STARLINK DEBACLE GETS WORSE
Three more telling items on the Starlink crisis as Korea joins Japan in concern over shipments. If you haven't got time to read all the articles, have a look at the extracts to sense the enormity of what's occurring. But first a word or two from Dr Paul Rylott, Seed Manager at Aventis:
"I was across in America and looking at this technology in action and you actually saw some farmers with some real smiles on their faces"
"We’ll grow a GM crop at a distance away from a non-GM crop, so the
people that want non-GM can buy non-GM, and the people that want GM can
buy GM. The two will not get mixed up. Everybody will have
the right to choose."
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"Iowa State University professor Charles Hurburgh said last week
that it is entirely possible traces of StarLink will show up nearly everywhere
in Iowa due to cross-pollination and commingling on farm and at elevators."
[Starlink] will make it extremely difficult if not impossible for the commodity markets to function properly in the coming year, said Roger G. Ginder, Iowa State University economist. The proper functioning of commodity markets, he pointed out, is particularly crucial to the grain elevator sector and its liquidity.
Iowa legislator Ralph Klemme, who planted 25 acres of an unapproved gene-altered corn that turned up in the food chain, said on Tuesday he was not fully informed of the restrictions in growing the corn. Klemme, Republican chairman of the Iowa House agricultural committee, said he would not have grown StarLink corn had he known that other corn varieties should not be grown within a 660-foot ``buffer zone'' to avoid cross pollination.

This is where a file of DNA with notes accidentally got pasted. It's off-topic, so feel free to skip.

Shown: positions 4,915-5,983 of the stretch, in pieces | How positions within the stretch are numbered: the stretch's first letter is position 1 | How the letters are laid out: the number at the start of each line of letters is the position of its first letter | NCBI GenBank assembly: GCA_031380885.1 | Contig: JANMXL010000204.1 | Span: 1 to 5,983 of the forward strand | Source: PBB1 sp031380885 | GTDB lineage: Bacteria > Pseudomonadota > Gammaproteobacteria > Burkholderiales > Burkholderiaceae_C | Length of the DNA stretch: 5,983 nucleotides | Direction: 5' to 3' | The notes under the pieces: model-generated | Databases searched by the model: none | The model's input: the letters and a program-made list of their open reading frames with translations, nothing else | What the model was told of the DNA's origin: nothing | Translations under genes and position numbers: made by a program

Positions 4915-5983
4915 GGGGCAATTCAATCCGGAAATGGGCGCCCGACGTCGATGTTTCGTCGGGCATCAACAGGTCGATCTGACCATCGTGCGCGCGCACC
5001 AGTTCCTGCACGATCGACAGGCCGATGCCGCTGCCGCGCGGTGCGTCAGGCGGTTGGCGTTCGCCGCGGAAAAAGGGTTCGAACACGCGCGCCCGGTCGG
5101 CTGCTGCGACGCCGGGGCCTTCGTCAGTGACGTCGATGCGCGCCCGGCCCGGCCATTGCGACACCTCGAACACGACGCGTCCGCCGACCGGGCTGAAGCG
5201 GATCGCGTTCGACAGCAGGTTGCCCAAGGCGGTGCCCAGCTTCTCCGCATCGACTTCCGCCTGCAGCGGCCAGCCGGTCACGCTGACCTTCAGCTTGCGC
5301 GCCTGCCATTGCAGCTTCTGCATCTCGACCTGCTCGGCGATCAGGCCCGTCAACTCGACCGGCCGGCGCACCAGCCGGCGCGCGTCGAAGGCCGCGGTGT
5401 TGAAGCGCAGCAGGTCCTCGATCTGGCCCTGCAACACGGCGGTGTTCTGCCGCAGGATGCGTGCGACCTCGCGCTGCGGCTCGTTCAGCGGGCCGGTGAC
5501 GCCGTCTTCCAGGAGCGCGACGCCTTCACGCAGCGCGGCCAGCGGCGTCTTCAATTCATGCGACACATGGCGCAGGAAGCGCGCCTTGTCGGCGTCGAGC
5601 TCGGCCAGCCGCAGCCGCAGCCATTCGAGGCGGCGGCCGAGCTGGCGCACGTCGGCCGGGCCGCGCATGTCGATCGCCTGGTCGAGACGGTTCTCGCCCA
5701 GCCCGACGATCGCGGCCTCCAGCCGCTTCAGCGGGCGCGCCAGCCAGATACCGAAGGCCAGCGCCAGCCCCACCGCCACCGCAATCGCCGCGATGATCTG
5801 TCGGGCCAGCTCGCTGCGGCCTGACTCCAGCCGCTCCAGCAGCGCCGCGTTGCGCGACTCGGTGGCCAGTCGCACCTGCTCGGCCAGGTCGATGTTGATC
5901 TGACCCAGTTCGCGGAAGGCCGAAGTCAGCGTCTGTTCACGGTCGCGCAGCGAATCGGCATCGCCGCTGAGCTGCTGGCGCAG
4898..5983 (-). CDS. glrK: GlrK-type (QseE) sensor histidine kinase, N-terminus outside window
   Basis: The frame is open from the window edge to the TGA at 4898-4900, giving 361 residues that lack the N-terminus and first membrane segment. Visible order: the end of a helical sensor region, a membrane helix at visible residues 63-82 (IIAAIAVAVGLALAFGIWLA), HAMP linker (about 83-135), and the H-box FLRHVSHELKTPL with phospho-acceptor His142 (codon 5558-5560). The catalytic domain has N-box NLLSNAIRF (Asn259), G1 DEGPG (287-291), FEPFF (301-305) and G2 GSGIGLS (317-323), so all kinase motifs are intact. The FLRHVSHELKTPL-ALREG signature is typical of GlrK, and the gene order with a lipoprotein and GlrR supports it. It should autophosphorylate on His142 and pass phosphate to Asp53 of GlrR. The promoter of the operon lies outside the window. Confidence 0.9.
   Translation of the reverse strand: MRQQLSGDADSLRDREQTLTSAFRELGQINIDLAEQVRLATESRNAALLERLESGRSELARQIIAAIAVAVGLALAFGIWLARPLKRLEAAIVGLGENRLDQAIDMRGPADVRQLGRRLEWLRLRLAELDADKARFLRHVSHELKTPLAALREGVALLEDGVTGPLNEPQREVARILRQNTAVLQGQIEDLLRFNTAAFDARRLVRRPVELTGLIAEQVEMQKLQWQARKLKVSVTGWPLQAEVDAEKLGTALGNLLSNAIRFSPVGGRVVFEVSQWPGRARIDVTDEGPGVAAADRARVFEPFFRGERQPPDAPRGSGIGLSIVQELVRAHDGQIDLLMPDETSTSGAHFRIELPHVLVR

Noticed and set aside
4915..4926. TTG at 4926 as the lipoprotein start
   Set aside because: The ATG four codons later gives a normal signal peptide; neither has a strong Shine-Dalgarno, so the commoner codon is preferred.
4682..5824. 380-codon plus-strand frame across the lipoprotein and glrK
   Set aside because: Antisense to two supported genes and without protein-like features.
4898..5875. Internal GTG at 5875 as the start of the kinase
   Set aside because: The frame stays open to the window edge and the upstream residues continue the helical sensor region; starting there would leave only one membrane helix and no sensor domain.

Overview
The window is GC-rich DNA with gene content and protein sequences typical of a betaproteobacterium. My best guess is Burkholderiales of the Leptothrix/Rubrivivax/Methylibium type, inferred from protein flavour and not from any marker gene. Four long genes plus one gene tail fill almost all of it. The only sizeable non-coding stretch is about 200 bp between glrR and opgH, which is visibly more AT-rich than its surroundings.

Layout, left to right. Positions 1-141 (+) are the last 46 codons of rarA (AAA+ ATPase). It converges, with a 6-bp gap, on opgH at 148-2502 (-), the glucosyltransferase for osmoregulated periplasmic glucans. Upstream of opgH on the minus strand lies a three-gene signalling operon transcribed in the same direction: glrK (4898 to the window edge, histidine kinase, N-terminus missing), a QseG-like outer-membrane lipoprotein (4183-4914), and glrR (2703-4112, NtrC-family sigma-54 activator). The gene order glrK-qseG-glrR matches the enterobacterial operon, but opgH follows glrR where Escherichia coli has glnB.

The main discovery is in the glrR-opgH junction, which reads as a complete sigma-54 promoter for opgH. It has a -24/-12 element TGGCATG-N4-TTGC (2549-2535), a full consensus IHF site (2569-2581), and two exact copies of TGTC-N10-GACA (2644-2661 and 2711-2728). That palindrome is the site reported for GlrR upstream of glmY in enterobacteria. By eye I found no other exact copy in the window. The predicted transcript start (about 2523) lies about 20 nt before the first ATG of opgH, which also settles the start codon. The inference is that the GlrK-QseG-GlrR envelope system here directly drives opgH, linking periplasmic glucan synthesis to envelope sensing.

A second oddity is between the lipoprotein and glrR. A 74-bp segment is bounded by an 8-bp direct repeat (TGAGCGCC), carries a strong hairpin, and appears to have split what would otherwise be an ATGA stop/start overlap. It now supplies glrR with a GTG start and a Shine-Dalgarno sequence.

The lack of trust resulting from this incident could push the identity-preserved grain market back by several years
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Feedstuffs - 6 November 2000
StarLink may cause liquidity problems for elevators - by Sarah Muirhead, Editor of Feedstuffs
The partial approval of StarLink for use in animal feed but not in food, and the subsequent commingling of the grain with a large fraction of non-StarLink corn produced this past growing season, will make it extremely difficult if not impossible for the commodity markets to function properly in the coming year, said Roger G. Ginder, Iowa State University economist.
The proper functioning of commodity markets, he pointed out, is particularly crucial to the grain elevator sector and its liquidity.